26 June 2017

EU-Japan leaks: backroom deal reignites trade agreements battle

Environmental and democratic issues prompt new concerns, echoing TTIP/CETA

Simon McKeagney, Editor

The EU-Japan deal, which is due to come to a political conclusion by July 5 or 6 when Prime Minister Abe flies to Brussels, hit a snag on Friday evening when Greenpeace leaked large swathes of confidential negotiation papers.  

The leak has sparked renewed concerns about the direction of EU trade policy, after revealing that both sides have negotiated weaker environmental standards than in previous agreements, such as the now-defunct TPP. The much-reviled investor arbitration mechanism controversially also remains in place.

The EU-Japan deal, coined “JEFTA” by campaigners, will encompass close to a quarter of the world’s economy and have significant implications for every sector and industry, from agriculture to automobiles, to the digital economy and railway procurement.

In a blogpost on Friday night, Greenpeace Netherlands defended their decision to leak saying:

‘The documents released today show that JEFTA will mainly benefit large corporations at the expense of people and the planet. The agreement could make it harder for the EU and Japan to take the environmental measures necessary to reach their Paris Agreement obligations.’

‘Old habits die hard’

Today Klaus Buchner, MEP in the International Trade Committee and shadow rapporteur for the Green/EFA Group said: “It is a pity, but no surprise, that we need to trust in Greenpeace to inform us of the details of EU-Japan rather than rely on the EU Commission. Not only does this leak in itself highlight how the Commission has learned nothing from the TTIP and CETA fight, but there are genuine concerns within the text also.”

“We are very concerned that the Commission once again puts forward a ‘Regulatory Cooperation Committee’ to screen upcoming legislation, and provides such weak environmental and social protections.”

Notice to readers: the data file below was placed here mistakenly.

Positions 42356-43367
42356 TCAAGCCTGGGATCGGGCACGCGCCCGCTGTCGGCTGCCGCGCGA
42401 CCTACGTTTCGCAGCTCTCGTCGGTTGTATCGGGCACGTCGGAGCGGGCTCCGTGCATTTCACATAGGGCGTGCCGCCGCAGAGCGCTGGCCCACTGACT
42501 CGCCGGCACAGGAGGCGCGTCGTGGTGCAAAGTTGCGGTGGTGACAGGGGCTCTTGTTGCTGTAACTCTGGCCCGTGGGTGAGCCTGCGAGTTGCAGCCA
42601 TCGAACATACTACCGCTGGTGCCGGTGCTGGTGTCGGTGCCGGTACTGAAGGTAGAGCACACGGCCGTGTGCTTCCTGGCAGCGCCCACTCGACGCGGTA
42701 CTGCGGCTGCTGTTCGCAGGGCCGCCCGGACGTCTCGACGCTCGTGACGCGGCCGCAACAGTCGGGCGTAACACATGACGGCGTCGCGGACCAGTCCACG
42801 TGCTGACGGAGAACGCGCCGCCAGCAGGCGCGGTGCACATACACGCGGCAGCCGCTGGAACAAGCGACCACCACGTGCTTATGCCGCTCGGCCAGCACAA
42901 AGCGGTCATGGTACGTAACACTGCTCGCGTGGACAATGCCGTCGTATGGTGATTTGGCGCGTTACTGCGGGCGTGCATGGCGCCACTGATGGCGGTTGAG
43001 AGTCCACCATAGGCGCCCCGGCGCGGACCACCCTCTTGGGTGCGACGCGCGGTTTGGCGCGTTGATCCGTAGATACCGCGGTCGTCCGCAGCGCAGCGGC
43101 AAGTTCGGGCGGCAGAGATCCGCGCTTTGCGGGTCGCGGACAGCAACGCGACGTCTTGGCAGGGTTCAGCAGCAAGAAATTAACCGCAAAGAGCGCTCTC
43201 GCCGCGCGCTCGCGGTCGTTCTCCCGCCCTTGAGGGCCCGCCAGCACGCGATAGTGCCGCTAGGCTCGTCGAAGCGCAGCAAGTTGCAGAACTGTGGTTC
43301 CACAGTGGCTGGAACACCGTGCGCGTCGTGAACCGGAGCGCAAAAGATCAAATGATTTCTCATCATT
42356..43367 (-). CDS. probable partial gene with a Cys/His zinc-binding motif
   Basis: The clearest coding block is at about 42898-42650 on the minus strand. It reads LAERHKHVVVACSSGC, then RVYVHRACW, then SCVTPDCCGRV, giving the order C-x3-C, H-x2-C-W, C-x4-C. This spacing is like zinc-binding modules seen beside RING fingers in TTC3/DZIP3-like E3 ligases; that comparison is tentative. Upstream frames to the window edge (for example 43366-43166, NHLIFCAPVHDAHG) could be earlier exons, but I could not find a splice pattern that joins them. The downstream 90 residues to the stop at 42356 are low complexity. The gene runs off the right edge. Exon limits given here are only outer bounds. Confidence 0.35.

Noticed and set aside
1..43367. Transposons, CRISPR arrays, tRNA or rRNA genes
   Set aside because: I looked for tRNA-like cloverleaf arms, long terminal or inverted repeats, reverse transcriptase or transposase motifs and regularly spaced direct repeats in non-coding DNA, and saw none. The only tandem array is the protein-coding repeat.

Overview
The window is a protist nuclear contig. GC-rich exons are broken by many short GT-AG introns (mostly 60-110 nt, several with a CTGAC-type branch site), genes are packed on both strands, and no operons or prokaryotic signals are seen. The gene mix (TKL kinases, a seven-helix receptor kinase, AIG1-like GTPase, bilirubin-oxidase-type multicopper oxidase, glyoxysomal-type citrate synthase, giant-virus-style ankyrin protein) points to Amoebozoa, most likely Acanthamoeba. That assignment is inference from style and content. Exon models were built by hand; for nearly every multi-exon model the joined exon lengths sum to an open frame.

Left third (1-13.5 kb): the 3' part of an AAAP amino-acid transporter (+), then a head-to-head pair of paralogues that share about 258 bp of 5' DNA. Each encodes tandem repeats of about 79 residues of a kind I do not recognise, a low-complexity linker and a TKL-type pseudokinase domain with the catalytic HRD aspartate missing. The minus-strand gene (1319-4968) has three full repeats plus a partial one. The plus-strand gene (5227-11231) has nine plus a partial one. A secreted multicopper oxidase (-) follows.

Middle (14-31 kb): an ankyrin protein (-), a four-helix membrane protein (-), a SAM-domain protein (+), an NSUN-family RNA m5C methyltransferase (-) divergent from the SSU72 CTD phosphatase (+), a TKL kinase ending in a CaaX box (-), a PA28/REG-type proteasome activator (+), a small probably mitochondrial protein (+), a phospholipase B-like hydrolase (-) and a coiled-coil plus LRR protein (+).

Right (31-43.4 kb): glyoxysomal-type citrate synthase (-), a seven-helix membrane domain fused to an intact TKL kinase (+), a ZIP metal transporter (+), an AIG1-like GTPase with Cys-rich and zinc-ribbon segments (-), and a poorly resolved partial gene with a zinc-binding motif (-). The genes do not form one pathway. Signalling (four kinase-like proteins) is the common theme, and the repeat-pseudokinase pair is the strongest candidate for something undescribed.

“At the same time Japan wants to include the same provisions on data-flows and privacy as in the TPP. This would be nowhere close to a sufficient guarantee for the EU legal framework on data protection. Japan also seems to be refusing to adopt even minor changes to the Investor to State Dispute Settlement (ISDS). Old habits may die hard, but this simply will not fly when it comes to a vote in the European Parliament.”

Increased illegal logging

Greenpeace has cited a number of worrying ecological concerns that were revealed in the leak. In particular, despite Japan being the largest importer of wood and a major market for illegal timber, the text does not put any legal obligation for Japan to adopt due diligence in their supply chains. This is despite the fact that Japan previously agreed to adopt new laws to tackle the trade in illegally harvested wood in the TPP negotiations.

Overfishing, whaling

Significantly weaker language also appears when it comes to overfishing. In the TPP Japan agreed to reduce fisheries subsidies that have resulted in chronic overfishing and damaged over 70 percent of the world’s fish species. No such language has appeared in the EU-Japan deal.  

The EU Commission has also not included any reference to whaling, despite being a major point of global contention. In effect, the Commission has ignored the 2016 European Parliament resolution calling on the Commission, Council and EEAS to urge Japan to comply with its international obligations to abolish the practice. It also makes no reference to a 2014 International Court of Justice ruling that said Japan’s killing of whales for “scientific research” was illegal under the International Whaling Commission (IWC).

TTIP and CETA may have dominated the trade agenda in the last year, leaving the EU-Japan in the shadows. This week the Greenpeace leaks may have finally shed some much needed light.

Download the full leak here.

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